A measure that curbs the permit requirements needed to carry a concealed handgun in the Sunshine State is halfway to the governor's desk. 

Lawmakers in the Republican-controlled Florida House last Friday gave an easy 76-32 approval to HB 543. The proposal, described by some as "constitutional carry," recognizes the right of any person at least 21 years old that is legally eligible to obtain a Florida carry permit, to carry a handgun without first having to obtain such a permit. 

The bill is sponsored by state Rep. Chuck Brannan, a former Deputy U.S. Marshal and retired Baker County Sheriff's Office investigator, who sees it as a logical next step for the state that largely pioneered modern concealed carry permitting. Of note, Florida has over 2.7 million active Concealed Weapon Licenses in circulation.

"Florida continues to lead the way in the modern carry movement by allowing all law-abiding Floridians to carry concealed without government interference or local preemption," said Brannan. "Each and every law-abiding adult in this country is constitutionally guaranteed the right to keep and bear arms."

The bill retains the current licensing process for those who choose to obtain a CWL for reciprocity reasons. The seven-year permits cost about $120 for first-time applicants when all of the fees are included, while renewals are about half that amount. Florida has reciprocity agreements with 36 states. 

In addition to repealing the requirement that those carrying a concealed handgun first obtain a CWL, the bill includes school safety provisions and creates the Florida Safe Schools Canine Program, which aims to purchase, train, and care for firearm detection dogs.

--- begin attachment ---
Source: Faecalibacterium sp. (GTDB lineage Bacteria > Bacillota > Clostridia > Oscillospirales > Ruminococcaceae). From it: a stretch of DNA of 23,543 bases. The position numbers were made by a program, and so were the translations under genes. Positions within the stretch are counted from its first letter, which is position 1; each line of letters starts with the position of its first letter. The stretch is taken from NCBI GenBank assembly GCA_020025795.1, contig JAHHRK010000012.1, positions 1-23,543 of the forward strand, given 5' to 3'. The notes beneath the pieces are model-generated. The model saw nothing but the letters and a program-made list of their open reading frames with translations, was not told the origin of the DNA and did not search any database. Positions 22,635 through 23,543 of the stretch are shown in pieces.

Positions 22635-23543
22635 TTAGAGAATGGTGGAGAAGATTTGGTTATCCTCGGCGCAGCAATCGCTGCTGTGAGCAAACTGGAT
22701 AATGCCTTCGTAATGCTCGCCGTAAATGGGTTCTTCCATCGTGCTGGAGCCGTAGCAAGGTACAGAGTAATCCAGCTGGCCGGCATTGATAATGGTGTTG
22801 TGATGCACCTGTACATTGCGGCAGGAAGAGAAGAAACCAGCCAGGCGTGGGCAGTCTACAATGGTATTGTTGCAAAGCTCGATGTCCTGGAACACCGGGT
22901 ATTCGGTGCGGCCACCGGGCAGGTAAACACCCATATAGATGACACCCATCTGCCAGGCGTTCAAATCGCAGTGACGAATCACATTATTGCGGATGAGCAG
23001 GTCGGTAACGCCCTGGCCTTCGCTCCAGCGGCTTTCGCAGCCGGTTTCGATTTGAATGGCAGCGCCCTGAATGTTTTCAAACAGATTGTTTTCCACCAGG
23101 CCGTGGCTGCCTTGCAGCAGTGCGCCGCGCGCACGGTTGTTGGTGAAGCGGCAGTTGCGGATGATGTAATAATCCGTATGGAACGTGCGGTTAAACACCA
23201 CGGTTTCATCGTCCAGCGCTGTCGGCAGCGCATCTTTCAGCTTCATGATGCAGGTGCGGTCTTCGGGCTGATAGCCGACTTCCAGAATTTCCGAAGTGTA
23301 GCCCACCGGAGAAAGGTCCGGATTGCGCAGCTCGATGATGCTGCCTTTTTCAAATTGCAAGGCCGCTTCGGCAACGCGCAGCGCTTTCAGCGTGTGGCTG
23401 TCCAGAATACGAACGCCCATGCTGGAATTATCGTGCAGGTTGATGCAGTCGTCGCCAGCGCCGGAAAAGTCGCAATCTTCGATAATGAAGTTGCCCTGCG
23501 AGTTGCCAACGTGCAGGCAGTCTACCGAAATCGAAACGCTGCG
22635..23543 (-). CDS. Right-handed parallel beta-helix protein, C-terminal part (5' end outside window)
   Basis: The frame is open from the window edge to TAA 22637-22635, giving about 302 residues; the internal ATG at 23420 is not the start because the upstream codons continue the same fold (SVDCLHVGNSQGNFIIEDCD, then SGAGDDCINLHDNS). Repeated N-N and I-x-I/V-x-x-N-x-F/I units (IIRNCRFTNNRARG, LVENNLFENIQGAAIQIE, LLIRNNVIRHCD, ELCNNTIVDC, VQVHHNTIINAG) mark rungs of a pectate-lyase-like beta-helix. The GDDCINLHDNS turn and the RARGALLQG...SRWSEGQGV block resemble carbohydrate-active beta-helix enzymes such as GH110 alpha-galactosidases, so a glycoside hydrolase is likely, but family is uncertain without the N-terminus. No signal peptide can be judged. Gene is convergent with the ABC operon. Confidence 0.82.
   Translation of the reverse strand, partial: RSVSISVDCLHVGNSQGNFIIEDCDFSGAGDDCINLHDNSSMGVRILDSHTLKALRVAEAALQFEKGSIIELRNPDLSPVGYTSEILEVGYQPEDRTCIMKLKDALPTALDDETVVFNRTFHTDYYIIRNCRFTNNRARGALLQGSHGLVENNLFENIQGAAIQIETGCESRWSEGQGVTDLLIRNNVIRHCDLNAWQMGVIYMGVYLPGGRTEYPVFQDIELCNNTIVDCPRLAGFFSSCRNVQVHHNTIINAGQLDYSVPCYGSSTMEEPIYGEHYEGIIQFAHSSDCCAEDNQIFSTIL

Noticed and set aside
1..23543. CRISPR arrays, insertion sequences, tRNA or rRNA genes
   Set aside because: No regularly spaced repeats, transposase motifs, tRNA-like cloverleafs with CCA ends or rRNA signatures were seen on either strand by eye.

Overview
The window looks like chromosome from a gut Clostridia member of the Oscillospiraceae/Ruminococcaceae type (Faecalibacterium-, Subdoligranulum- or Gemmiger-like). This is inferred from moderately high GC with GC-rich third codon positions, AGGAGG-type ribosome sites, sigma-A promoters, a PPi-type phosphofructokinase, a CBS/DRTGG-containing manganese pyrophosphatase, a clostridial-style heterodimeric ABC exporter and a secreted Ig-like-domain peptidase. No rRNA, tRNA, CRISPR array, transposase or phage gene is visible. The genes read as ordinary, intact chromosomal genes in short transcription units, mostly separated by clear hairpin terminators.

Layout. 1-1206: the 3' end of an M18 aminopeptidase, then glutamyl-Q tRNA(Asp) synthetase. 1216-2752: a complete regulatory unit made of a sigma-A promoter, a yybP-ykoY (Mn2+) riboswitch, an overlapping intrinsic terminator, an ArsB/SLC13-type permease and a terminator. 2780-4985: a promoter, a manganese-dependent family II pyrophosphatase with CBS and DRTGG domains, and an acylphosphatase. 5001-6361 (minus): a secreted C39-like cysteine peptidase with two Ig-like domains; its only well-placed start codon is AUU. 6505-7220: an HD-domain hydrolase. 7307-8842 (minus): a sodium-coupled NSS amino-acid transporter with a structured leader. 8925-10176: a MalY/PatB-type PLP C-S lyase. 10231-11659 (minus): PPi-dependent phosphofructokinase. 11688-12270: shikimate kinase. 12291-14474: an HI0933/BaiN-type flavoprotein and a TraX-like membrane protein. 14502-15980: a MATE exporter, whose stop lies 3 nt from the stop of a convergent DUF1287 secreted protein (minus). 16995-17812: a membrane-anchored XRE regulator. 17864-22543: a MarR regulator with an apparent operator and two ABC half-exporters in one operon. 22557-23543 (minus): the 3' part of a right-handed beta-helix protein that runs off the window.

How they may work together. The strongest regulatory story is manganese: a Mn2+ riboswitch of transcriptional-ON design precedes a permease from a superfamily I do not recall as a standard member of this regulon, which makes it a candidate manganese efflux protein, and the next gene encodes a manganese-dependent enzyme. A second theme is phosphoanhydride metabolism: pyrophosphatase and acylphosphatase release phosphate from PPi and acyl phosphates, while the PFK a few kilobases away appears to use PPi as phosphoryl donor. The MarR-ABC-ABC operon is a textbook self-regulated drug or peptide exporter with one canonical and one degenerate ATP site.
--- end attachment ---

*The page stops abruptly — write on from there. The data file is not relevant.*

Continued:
Some pro-gun groups are backing the effort, with the NRA's ILA saying, "This ensures that citizens have their right to self-defense without red tape, delays, or fees. It does not change who is eligible to obtain a carry permit." 

Meanwhile, national anti-gun groups such as Giffords are pouring money into advertisements in the state, running hyperbolic bilingual spots across TV, radio, and print media slamming the effort. 

The legislation will now go to the Florida Senate, where Republicans hold a 28-12 majority, for further consideration. Gov. Ron DeSantis has promised to sign a permitless carry bill. 

Should the measure make it into law, Florida will be at least the 26th state to codify permitless carry practices. Both of the state's neighbors to the north, Alabama and Georgia, have similar laws already, as does nearby Mississippi. 

Banner image: Springfield Armory Hellcat Pro in FDE, an ideal optics-ready concealed carry micro 9mm pistol, on a GDC Island shirt.

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